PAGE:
What to Say When People Want to Compare Arthritis Stories

What to Say When People Want to Compare Arthritis Stories

Many people have a connection to arthritis. Some of us have grandparents who struggle to garden, or even walk, due to osteoarthritis. Others think of the wear and tear they developed over years of playing sports. Then there are the normal aches and pains associated with aging.

When I was growing up with juvenile arthritis (JA), it was common for people to tell me about their struggles. I heard a lot of: “I have arthritis too, dear,” “I have awful knees now from running track,” and “Some days my back gets sore.” I tried to be polite, but comments like these caused mixed emotions because juvenile arthritis is not the same as arthritis associated with aging.

Osteoarthritis vs. juvenile arthritis

While I sympathize with others’ pain, comments about sore knees felt like they negated the severity of juvenile arthritis. Osteoarthritis, which occurs due to deterioration of the cartilage, can be extremely painful. It is usually treated with physical therapy, steroid shots, anti-inflammatory medications, and even joint replacements.

But juvenile arthritis is not the children’s version of osteoarthritis — kids do not develop it from running or jumping too much. Although there are similarities such as joint pain and deterioration, the diseases are quite different. JA is an autoimmune disease that causes widespread inflammation, typically in the joints, but sometimes in organs such as the eyes. And it’s much harder to treat than people realize. A dose of ibuprofen doesn’t cut it. Many kids rely on powerful medicines to treat JA — and they may struggle with the side effects.

What to say

When you or your child have battled JA, it can be hard to hear people say, “I have a bit of arthritis in my knee, too,” or “You’re too young for arthritis.” While people genuinely don’t mean to be insensitive, it doesn’t make it any less hurtful. I try to keep my cool and respond in one of three ways that seem most appropriate for the situation.

The first is to advocate for JA! Share what you know, and let them know that JA is more than joint pain. Some families like to wear merchandise from organizations such as the Arthritis Foundation to advocate. Personally, I share links to this website and other resources with those who want to learn more. This approach is particularly useful for people who question how a young person could have arthritis.

Another way is to smile and continue the conversation. I’m very receptive to people telling me they also have arthritis — even if it’s not JA. Many people in chronic pain feel comfort and solidarity in meeting others going through similar situations. Even if it’s not the same disease, there are still shared experiences. Over the years, I’ve learned many “arthritis hacks” from grannies and former athletes!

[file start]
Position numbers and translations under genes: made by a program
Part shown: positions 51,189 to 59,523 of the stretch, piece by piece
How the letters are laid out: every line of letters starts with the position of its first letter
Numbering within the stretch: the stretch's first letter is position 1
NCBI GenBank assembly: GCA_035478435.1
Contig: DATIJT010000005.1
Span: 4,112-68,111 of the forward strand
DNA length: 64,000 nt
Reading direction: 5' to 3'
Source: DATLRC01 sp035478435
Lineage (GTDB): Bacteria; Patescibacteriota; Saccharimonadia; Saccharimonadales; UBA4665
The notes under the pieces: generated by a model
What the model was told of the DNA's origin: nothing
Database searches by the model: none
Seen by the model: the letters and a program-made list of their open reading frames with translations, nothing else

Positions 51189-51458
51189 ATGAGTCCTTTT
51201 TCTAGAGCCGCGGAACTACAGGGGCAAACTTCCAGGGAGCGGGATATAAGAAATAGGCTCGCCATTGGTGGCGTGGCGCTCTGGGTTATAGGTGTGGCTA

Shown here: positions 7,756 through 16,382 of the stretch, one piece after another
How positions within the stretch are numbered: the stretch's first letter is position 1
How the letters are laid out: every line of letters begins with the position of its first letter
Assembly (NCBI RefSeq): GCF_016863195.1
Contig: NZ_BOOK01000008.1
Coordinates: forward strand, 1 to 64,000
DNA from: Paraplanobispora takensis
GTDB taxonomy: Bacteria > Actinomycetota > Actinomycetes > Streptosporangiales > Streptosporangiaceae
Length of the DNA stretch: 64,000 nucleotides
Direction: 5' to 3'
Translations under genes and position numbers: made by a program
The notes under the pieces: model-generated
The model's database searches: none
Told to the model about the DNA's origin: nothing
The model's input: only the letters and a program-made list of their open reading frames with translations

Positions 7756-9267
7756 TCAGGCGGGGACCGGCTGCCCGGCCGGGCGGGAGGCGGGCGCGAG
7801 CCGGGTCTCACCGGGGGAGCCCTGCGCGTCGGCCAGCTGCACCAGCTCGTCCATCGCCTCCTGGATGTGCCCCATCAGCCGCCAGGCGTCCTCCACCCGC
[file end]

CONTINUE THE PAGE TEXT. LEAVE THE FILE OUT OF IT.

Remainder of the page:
The final way is to drop the subject and end the conversation. While I rarely take this approach, I have used it a handful of times with people who want to play “20 Questions” or “Who Has the Worst Case of Arthritis?” You shouldn’t feel obligated to share private details for the sake of educating someone on JA, nor should you have to compete to see whose is worse.

I wanted people to understand

Juvenile arthritis is not the children’s form of grandma’s arthritis. It’s so much more than pain: It’s a disease that can be grueling on young bodies. Growing up, I wanted people to understand there was a big difference between the two. When I was 14, I took my frustration to the internet and started to write about my struggles with JA for the world to read. I still do this. And though I may not reach the entire world, I think every bit of advocacy we do, from blogging, to sharing resources, to fundraisers, makes a difference.

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Note: Juvenile Arthritis News is strictly a news and information website about the disease. It does not provide medical advice, diagnosis, or treatment. This content is not intended to be a substitute for professional medical advice, diagnosis, or treatment. Always seek the advice of your physician or other qualified health provider with any questions you may have regarding a medical condition. Never disregard professional medical advice or delay in seeking it because of something you have read on this website. The opinions expressed in this column are not those of Juvenile Arthritis News, or its parent company, BioNews Services, and are intended to spark discussion about issues pertaining to juvenile arthritis.

Elizabeth Medeiros BNS Writer
Elizabeth Medeiros is a young adult who has dealt with juvenile arthritis since she was a small child. However, her pain hasn’t stopped her from working on a product design degree in Boston. Her passion is to create products that make life easier for the chronically ill, such as shoes and walking canes. When she’s not in class, Elizabeth enjoys writing about how she’s coped with arthritis at such a young age. You can find more of her writings at ArthritisGirl.Blogspot.com and on Instagram @GirlWithArthritis.
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Elizabeth Medeiros BNS Writer
Elizabeth Medeiros is a young adult who has dealt with juvenile arthritis since she was a small child. However, her pain hasn’t stopped her from working on a product design degree in Boston. Her passion is to create products that make life easier for the chronically ill, such as shoes and walking canes. When she’s not in class, Elizabeth enjoys writing about how she’s coped with arthritis at such a young age. You can find more of her writings at ArthritisGirl.Blogspot.com and on Instagram @GirlWithArthritis.

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